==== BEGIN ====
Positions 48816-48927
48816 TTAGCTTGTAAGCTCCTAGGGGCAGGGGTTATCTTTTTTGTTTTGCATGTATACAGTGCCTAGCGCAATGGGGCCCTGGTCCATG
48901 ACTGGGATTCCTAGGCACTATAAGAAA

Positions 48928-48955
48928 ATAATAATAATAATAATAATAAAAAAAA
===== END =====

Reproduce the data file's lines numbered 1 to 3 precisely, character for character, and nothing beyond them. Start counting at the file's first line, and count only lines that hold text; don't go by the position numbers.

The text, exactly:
Positions 48816-48927
48816 TTAGCTTGTAAGCTCCTAGGGGCAGGGGTTATCTTTTTTGTTTTGCATGTATACAGTGCCTAGCGCAATGGGGCCCTGGTCCATG
48901 ACTGGGATTCCTAGGCACTATAAGAAA